kev-shine / Flickr

Depression is a mood disorder that by some estimates seriously affects nearly 15 million Americans a year. 

From cognitive behavior therapy to hypnosis to medication, there are a variety of ways of treating it.

Looks like many of us don't have the right stomach for a paleodiet. Literally.

Two studies give us a glimpse into our ancestors' microbiome — you know, those trillions of bacteria that live in the human gut.

And the take-home message of the studies is clear: Western diets and modern-day hygiene have wiped a few dozen species right out of our digestive tracts. One missing microbe helps metabolize carbohydrates. Other bygone bacteria act as prebiotics. And another communicates with our immune system.

It's another busy morning at Dr. Anthony Aurigemma's homeopathy practice in Bethesda, Md.

Wendy Resnick, 58, is here because she's suffering from a nasty bout of laryngitis. "I don't feel great," she says. "I don't feel myself."

Resnick, who lives in Millersville, Md., has been seeing Aurigemma for years for a variety of health problems, including ankle and knee injuries and back problems. "I don't know what I would do without him," she says. "The traditional treatments just weren't helping me at all."

Erin Toner

It used to be that if you wanted to see a doctor for your annual checkup or the flu, your options were Monday through Friday, during the day. But things are changing.

Many providers now offer extended hours to make seeing a doctor more convenient, and discourage visits to emergency centers.

Dr. Mushir Hassan is working through a busy morning of appointments, popping in and out of patient rooms, and pulling up charts on the laptop he totes. All pretty routine, except it’s a Saturday, a day doctors normally have off and many healthcare clinics are closed.


Caregiving for a loved one who is chronically or terminally ill is an important job. And for people who can’t afford, or otherwise aren’t using paid nursing care, it’s also a huge and daunting task.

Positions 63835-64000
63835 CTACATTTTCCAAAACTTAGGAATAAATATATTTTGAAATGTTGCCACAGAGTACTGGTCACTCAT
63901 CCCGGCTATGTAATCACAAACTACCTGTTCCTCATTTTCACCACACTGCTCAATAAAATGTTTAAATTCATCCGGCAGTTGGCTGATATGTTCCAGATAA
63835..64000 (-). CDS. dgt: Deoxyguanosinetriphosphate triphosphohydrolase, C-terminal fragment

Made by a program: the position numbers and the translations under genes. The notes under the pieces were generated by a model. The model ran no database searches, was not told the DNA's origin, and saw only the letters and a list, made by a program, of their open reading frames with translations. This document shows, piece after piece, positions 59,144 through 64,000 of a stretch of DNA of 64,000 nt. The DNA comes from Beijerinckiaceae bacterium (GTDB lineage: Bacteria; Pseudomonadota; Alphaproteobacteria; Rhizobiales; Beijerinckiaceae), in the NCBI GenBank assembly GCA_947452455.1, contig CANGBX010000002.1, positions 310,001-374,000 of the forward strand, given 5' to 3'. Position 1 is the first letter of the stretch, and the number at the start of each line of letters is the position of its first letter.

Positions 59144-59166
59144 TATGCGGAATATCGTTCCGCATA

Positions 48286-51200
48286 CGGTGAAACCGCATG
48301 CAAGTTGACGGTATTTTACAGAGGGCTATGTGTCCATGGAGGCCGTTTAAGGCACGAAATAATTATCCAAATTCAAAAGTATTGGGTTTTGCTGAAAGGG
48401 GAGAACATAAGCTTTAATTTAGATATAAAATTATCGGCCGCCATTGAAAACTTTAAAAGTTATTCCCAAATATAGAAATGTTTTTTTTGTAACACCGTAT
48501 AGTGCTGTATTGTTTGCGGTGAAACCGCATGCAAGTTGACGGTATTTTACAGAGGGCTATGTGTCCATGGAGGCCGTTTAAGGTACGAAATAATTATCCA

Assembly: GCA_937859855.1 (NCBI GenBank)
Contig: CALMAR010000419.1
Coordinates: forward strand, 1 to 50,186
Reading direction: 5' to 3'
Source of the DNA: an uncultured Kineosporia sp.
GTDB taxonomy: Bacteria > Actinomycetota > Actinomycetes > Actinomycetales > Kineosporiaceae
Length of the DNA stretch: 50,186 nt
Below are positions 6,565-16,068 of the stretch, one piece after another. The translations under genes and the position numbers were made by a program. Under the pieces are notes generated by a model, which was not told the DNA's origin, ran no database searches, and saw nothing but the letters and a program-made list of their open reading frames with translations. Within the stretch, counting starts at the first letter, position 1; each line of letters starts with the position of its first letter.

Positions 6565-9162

Rostislav Sedlacek -

Obesity is what many people tackle first when it comes to the effort to lead a more healthy life. 

Justin Sullivan/Getty Images

On the surface, the news about Wisconsin and cardiac arrest seems good. If you go into cardiac arrest in the Milwaukee area, your chances for survival are greater than they are in most other parts of the country.

Actor Michael York is known for heralded roles in films as diverse as Cabaret, Logan’s Run, and the Austin Powers movies.  But today, the actor hopes to stand in a spotlight of a different kind.

York suffers from a condition called amyloidosis, a rare disease that occurs when an abnormal protein called amyloid builds up in your organs. If left undiagnosed and untreated, it can be life threatening. Unfortunately there is not yet a cure for the disease, but there are treatments available that can help manage symptoms.

The RENEWAL Project seeks to raise awareness and research dollars for the condition. It is based at the Medical College of Wisconsin, where Doctor Parameswaran Hari is a leading researcher into the disease.

York was in Milwaukee this morning to launch the RENEWAL project, and he recently joined Lake Effect's Bonnie North in the studio along with RENEWAL Project coordinator Paul McComas over the phone.

"It's primed at a time when significant things are happening all over the world. It's so rare, it's 150,000 people in the United States and Europe combined," says York. "So I consider myself incredibly lucky to have had - finally - the correct diagnosis."

NIAD, flickr

The World Health Organization announced yesterday that its researchers believe the Ebola outbreak in Africa could eventually sicken or kill 20,000 people before it is brought under control.  Several thousand people have died in the outbreak in four countries: Sierra Leone, Liberia, Guinea, and Nigeria.

The gruesome nature of the deaths and the speed with which the outbreak has spread in Africa have led to concerns around the world about both Ebola and the possibility of any sort of pandemic.

ttfnrob, flickr

Earlier this week, we heard about the effectiveness of one Milwaukee-based organization in helping the quality of life for AIDS patients.  The strength of the work of the AIDS Resource Center of Wisconsin lies in its so-called “medical home” model, in which a variety of services, from medical care to pharmacy to mental health support, are provided under one roof. But reaching and helping people with HIV and AIDS can be especially challenging, when we’re talking about the homeless population.